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So a client of mine got an email from Linode today saying their server was causing Linode's backup service to blow up. Why? Too many files. I laughed and then ran:

# df -ih
Filesystem     Inodes IUsed IFree IUse% Mounted on
/dev/xvda        2.5M  2.4M   91K   97% /

Crap. 2.4million inodes in use. What the hell has been going on?!

I've looked for the obvious suspects (/var/{log,cache} and the directory where all the sites are hosted from) but I'm not finding anything really suspicious. Somewhere on this beast I'm certain there's a directory that contains a couple of million files.

For context one my my busy servers uses 200k inodes and my desktop (an old install with over 4TB of used storage) is only just over a million. There is a problem.

So my question is, how do I find where the problem is? Is there a du for inodes?

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See Where are all my inodes being used? –  gertvdijk Jul 3 '13 at 19:35
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run vmstat -1 100 and show us some of that. beware of large number in CS (Context switching). Sometimes a failing filesystem can loose alot of inodes to errors. Or perhaps legitimately, there are many files. This link should inform you about files and inodes. stackoverflow.com/questions/653096/howto-free-inode-usage you may need to see what is running / open with lsof command. –  j0h Jul 3 '13 at 19:51
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4 Answers

up vote 7 down vote accepted

Check /lost+found in case there was a disk problem and a lot of junk ended up being detected as separate files, possibly wrongly.

Check iostat to see if some application is still producing files like crazy.

find / -xdev -type d -size +100k will tell you if there's a directory that uses more than 100kB of disk space. That would be a directory that contains a lot of files, or contained a lot of files in the past. You may want to adjust the size figure.

I don't think there's a combination of options to GNU du to make it count 1 per directory entry. You can do this by producing the list of files with find and doing a little bit of counting in awk. Here is a du for inodes. Minimally tested, doesn't try to cope with file names containing newlines.

#!/bin/sh
find "$@" -xdev -depth | awk '{
    depth = $0; gsub(/[^\/]/, "", depth); depth = length(depth);
    if (depth < previous_depth) {
       # A non-empty directory: its predecessor was one of its files
       total[depth] += total[previous_depth];
       print total[previous_depth] + 1, $0;
       total[previous_depth] = 0;
    }
    ++total[depth];
    previous_depth = depth;
}
END { print total[0], "total"; }'

Usage: du-inodes /. Prints a list of non-empty directories with the total count of entries in them and their subdirectories recursively. Redirect the output to a file and review it at your leisure. sort -k1nr <root.du-inodes | head will tell you the biggest offenders.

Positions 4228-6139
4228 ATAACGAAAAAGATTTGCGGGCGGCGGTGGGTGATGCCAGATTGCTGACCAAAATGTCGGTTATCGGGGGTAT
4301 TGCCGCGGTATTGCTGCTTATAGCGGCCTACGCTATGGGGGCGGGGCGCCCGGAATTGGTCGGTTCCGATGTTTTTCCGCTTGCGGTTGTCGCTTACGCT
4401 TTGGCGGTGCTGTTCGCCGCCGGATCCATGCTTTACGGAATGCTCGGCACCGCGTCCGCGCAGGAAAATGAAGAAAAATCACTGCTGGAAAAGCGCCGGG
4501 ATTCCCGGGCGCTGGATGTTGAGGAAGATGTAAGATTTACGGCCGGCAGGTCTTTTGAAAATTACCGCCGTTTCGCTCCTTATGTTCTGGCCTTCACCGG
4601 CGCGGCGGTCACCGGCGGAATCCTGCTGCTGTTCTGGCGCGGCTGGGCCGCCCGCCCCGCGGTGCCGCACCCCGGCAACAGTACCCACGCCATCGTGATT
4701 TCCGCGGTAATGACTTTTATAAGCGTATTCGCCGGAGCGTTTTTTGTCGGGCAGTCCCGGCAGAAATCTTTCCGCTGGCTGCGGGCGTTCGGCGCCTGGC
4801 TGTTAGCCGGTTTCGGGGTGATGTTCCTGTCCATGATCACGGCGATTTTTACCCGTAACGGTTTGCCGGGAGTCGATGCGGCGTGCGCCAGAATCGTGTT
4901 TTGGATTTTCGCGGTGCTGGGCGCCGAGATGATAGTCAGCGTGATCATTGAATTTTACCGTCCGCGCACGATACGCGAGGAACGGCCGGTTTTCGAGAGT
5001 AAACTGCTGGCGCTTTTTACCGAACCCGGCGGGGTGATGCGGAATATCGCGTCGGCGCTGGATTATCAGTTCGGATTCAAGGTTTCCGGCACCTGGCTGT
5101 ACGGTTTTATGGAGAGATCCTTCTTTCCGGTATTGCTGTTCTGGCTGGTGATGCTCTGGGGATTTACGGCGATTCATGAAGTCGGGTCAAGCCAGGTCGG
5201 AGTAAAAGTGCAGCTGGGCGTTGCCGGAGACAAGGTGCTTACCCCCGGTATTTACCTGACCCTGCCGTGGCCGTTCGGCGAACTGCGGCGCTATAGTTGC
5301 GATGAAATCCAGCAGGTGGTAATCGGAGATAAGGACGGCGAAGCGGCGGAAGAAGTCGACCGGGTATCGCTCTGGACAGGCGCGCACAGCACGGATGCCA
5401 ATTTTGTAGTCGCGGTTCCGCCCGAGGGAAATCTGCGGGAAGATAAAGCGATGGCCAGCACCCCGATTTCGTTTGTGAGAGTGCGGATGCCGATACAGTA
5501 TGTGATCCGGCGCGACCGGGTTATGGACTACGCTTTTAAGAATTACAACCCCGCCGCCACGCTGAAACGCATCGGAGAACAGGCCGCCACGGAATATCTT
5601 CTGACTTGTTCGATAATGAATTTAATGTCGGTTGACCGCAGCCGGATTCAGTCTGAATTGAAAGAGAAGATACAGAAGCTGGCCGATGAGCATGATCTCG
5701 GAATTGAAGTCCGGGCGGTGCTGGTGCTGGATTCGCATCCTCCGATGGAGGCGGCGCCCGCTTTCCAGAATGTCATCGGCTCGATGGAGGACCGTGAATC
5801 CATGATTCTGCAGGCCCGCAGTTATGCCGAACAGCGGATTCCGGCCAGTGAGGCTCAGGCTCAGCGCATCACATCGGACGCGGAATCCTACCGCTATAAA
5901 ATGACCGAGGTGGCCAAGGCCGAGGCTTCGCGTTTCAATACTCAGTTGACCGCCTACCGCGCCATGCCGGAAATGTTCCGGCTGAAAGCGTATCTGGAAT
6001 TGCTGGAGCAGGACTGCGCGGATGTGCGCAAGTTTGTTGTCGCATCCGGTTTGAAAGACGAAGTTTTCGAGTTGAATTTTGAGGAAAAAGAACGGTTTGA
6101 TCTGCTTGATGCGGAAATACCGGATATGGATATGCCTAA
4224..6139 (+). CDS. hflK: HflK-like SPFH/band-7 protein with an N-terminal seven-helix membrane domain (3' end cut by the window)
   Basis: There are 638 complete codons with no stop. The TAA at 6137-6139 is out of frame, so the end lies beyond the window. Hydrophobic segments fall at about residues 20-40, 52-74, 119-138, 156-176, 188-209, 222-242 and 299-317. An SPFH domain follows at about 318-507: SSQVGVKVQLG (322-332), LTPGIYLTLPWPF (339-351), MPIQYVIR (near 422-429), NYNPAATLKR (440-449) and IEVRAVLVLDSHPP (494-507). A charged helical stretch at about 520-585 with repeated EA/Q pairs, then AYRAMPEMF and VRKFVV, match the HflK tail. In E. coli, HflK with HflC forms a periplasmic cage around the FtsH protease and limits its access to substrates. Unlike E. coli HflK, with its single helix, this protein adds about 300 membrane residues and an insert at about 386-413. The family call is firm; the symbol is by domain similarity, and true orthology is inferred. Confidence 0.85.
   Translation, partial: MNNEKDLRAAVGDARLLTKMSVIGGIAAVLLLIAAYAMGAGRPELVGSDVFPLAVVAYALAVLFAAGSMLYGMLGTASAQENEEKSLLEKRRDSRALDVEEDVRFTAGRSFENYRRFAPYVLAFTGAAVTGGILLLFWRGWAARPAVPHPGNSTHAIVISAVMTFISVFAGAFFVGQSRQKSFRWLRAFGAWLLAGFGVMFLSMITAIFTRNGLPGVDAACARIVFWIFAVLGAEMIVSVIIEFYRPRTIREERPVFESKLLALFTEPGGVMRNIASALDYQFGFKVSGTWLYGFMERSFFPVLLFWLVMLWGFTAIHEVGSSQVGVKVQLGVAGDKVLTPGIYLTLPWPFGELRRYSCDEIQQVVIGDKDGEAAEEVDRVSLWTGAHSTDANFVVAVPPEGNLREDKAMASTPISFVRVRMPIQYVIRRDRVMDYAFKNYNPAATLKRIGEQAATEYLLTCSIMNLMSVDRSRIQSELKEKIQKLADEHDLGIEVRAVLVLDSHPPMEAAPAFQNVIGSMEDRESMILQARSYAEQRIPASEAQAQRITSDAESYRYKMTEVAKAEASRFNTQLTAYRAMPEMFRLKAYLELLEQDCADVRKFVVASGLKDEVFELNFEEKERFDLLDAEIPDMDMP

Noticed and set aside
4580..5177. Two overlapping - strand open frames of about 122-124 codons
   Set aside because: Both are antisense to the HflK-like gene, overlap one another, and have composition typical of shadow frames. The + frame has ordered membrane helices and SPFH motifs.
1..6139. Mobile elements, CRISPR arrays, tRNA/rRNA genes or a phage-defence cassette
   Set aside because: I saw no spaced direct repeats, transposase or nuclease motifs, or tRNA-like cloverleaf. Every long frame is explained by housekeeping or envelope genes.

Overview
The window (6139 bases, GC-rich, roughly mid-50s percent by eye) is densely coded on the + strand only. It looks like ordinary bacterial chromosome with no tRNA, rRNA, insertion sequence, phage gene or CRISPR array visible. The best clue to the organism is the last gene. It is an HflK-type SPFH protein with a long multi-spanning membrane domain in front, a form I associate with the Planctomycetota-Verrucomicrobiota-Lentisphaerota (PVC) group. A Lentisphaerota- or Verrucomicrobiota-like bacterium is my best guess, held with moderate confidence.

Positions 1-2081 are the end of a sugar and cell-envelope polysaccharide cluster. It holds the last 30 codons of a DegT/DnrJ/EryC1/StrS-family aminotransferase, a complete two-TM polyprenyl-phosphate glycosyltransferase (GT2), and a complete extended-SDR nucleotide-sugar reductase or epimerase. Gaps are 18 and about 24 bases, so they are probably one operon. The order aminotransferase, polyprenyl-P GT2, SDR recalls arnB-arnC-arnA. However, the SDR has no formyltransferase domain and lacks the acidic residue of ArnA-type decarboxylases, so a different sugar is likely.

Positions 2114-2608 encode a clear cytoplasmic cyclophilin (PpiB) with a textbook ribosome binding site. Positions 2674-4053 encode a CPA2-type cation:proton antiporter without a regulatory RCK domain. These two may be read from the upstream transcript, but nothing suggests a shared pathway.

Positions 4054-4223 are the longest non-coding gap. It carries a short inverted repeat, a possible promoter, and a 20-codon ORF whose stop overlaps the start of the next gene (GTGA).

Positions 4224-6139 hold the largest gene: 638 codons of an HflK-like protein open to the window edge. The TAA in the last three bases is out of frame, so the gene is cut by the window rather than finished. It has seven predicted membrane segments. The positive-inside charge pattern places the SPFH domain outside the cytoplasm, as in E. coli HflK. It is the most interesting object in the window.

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The script give errors: awk: line 2: find: regular expression compile failed (bad class -- [], [^] or [) [^ awk: line 2: syntax error at or near ] `/tmp/tmpw99dhs': Permission denied –  Radu Rădeanu Jul 4 '13 at 7:52
    
@RaduRădeanu Ah, I see, I used a gawk peculiarity that doesn't work in other versions. I've added a backslash which I think is necessary as per POSIX. –  Gilles Jul 4 '13 at 8:08
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You can check with this script:

#!/bin/bash

if [ $# -ne 1 ];then
  echo "Usage: `basename $0` DIRECTORY"
  exit 1
fi

echo "Wait a moment if you want a good top of the bushy folders..."

find "$@" -type d -print0 2>/dev/null | while IFS= read -r -d '' file; do 
    echo -e `ls -A "$file" 2>/dev/null | wc -l` "files in:\t $file"
done | sort -nr | head | awk '{print NR".", "\t", $0}'

exit 0

This prints the top 10 subdirectories by file count. If you want a top x, change head with head -n x, where x is a natural number bigger than 0.

For 100% sure results, run this script with root privileges:

top-bushy-folders

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Another suggest:

http://www.iasptk.com/20314-ubuntu-find-large-files-fast-from-command-line

Use these searches to find the largest files on your server.

Find files over 1GB

sudo find / -type f -size +1000000k -exec ls -lh {} \;

Find files over 100MB

sudo find / -type f -size +100000k -exec ls -lh {} \;

Find files over 10MB

sudo find / -type f -size +10000k -exec ls -lh {} \;

The first part is the find command using the "-size" flag to find files over different sizes measured in kilobytes.

The last bit on the end starting with "-exec" allows to specify a command we want to execute on each file we find. Here the "ls -lh" command to include all the information seeing when listing the contents of a directory. The h towards the end is especially helpful as it prints out the size of each file in a human readable format.

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Often faster than find, if your locate database is up to date:

# locate '' | sed 's|/[^/]*$|/|g' | sort | uniq -c | sort -n | tee filesperdirectory.txt | tail

This dumps the entire locate database, strips off everything past the last '/' in the path, then the sort and "uniq -c" get you the number of files/directories per directory. "sort -n" piped to tail to get you the ten directories with the most things in them.

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